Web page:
By Jean-Paul Salamanca ( | First Posted: Nov 14, 2012 03:52 PM EST

Latest polls showed that President Barack Obama gained huge margins among Cuban-Americans in Florida, which may have helped push the election for Florida's 29 Electoral College votes in his favor. (Photo : Latinos Post)

What was once a sure thing for Republicans-their strong support among the large Cuban-American in the always-crucial Florida during election seasons-looks like it's on shakier ground following the Nov. 6 election.

Exit polls show President Obama took a dominating 71 percent of Latino voters nationwide compared to 27 percent that cast votes for Republican Mitt Romney, ABC News Univision reported Tuesday.

However, one statistic among Latino voters that has drawn attention is a spike in support from more Cuban Americans, traditionally backers of Republicans, for President Obama in the Hispanic-heavy state of Florida, which the Democratic president was declared the winner of Saturday by roughly 74,000 votes, 50 percent to 49.1 percent for Romney. 

Romney just barely took the Cuban-American vote in the Sunshine State, 52 percent to 48 percent, according to the Miami Herald, who reported on a survey conducted by polling firm Bendixen & Amandi International

The poll, which showed that Cuban-Americans were still the most predominant of any Hispanic voters in Florida, showed that while Romney had an edge on Obama overall with Cuban voters, President Obama closed a 13 percent gap that existed between himself and former GOP presidential candidate John McCain in 2008.

Further, it appears that Democrats have been steadily gaining ground in among Floridian Cubans since 1988, where they only had 15 percent of the Cuban vote compared to a commanding 85 percent preference that Republicans held with that demographic.

Pollster Fernand Amandi of Benedixi and Amandi told the Huffington Post that the shift for Cuban-Americans towards Obama in last week's election marked what he called "a sea change."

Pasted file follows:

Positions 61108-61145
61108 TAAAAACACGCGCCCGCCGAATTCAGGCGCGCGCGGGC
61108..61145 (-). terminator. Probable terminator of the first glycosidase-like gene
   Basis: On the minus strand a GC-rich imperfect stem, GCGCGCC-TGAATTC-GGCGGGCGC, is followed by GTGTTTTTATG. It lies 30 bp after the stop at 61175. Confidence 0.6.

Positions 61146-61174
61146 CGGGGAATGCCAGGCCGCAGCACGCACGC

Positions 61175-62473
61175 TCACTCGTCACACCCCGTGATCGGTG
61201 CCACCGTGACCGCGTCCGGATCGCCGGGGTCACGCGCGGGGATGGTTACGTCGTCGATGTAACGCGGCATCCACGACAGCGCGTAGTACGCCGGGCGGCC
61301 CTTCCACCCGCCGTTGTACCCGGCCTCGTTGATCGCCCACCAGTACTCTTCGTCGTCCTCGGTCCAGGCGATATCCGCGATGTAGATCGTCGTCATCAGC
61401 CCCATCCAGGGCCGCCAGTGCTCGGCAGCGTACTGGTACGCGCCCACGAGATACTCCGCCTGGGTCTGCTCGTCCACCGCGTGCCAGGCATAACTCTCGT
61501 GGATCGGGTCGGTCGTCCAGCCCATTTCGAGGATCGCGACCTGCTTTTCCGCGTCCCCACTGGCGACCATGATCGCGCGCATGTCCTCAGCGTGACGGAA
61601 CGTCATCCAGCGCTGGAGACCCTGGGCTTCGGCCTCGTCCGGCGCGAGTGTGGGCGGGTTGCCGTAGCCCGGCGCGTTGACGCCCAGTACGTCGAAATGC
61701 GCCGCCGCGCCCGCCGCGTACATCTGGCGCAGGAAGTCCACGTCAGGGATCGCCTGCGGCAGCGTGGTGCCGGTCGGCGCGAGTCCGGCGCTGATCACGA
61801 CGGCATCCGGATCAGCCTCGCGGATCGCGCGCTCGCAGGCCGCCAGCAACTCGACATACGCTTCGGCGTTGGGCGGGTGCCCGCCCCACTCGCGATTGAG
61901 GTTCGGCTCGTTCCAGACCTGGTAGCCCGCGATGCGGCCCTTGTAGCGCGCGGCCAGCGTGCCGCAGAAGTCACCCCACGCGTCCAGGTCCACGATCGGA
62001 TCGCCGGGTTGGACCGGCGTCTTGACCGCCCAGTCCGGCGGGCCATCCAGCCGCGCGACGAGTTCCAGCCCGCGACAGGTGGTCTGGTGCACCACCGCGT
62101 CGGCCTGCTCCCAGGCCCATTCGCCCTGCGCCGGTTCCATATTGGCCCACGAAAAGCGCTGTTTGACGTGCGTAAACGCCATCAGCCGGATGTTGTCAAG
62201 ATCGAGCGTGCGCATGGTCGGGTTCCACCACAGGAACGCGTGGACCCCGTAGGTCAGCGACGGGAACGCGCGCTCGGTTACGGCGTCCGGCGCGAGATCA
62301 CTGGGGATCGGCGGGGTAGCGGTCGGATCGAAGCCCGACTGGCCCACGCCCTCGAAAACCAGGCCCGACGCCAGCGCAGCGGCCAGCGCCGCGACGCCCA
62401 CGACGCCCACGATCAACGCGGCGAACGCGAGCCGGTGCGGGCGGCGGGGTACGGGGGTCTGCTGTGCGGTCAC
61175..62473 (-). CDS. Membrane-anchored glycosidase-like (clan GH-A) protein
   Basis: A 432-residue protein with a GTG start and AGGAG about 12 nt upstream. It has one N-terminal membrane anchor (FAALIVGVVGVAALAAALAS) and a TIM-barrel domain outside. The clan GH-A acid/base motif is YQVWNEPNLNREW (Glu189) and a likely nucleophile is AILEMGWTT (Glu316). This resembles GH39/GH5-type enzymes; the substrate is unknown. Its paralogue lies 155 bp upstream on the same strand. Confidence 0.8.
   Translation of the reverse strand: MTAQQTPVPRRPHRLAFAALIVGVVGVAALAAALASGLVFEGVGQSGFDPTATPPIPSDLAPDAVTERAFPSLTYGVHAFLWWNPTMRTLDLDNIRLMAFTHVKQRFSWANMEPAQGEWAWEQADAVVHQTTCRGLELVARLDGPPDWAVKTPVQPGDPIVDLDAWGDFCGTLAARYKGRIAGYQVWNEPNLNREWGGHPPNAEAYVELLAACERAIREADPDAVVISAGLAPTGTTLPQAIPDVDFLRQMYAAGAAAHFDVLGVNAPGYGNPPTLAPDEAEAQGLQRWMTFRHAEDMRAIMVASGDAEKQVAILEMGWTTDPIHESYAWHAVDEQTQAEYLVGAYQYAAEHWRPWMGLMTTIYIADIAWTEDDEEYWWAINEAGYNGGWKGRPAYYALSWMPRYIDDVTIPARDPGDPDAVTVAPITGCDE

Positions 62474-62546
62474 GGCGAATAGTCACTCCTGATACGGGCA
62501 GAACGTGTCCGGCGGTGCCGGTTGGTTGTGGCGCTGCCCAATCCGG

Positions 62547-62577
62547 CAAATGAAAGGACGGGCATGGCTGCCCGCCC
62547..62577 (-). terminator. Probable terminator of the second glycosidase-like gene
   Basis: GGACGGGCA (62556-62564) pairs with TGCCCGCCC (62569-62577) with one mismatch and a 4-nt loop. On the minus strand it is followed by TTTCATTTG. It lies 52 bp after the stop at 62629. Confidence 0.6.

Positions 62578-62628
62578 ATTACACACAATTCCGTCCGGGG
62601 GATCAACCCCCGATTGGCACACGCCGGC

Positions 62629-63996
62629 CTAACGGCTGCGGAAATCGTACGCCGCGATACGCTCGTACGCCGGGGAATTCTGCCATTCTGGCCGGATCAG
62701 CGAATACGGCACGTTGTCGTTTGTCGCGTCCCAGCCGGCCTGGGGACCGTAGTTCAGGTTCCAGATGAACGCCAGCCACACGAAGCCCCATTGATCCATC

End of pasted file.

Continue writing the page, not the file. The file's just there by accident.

"The dam has finally burst in the long-awaited Cuban shift," Amandi said. "This is a remarkable change."

Of the 1,660,000 Latinos registered to vote in Florida, based on state Florida Department of State Dvision of Elecions stats given in October to the Pew Hispanic Center, one-third, or 32 percent, of Hispanic eligible voters in Florida are of Cuban origin, 28 percent are of Puerto Rican origin, 9 percent are of Mexican origin, and 30 percent claim other Hispanic origin.

Looking at what could have led to President Obama's gains among Cuban-Americans, some Latino advocates beleive President Obama gained more Hispanic voters after his administration took steps in August that stopped deporting certain young illegal immigrants. 

Jennifer Korn, the executive director of Hispanic Leadership Network, told Fox News last week that decision, "although super-political, it still fared well with Hispanics."

Following Romney's defeat last week, which left many Republicans scratching their heads to figure out what happened, GOP leaders have said their party needs to do more to appeal to minorities and immigrants.

"The conservative movement should have particular appeal to people in minority and immigrant communities who are trying to make it, and Republicans need to work harder than ever to communicate our beliefs to them," U.S. Senator Marco Rubio, R-Fla., said in a statement last week to Bloomberg Businessweek.

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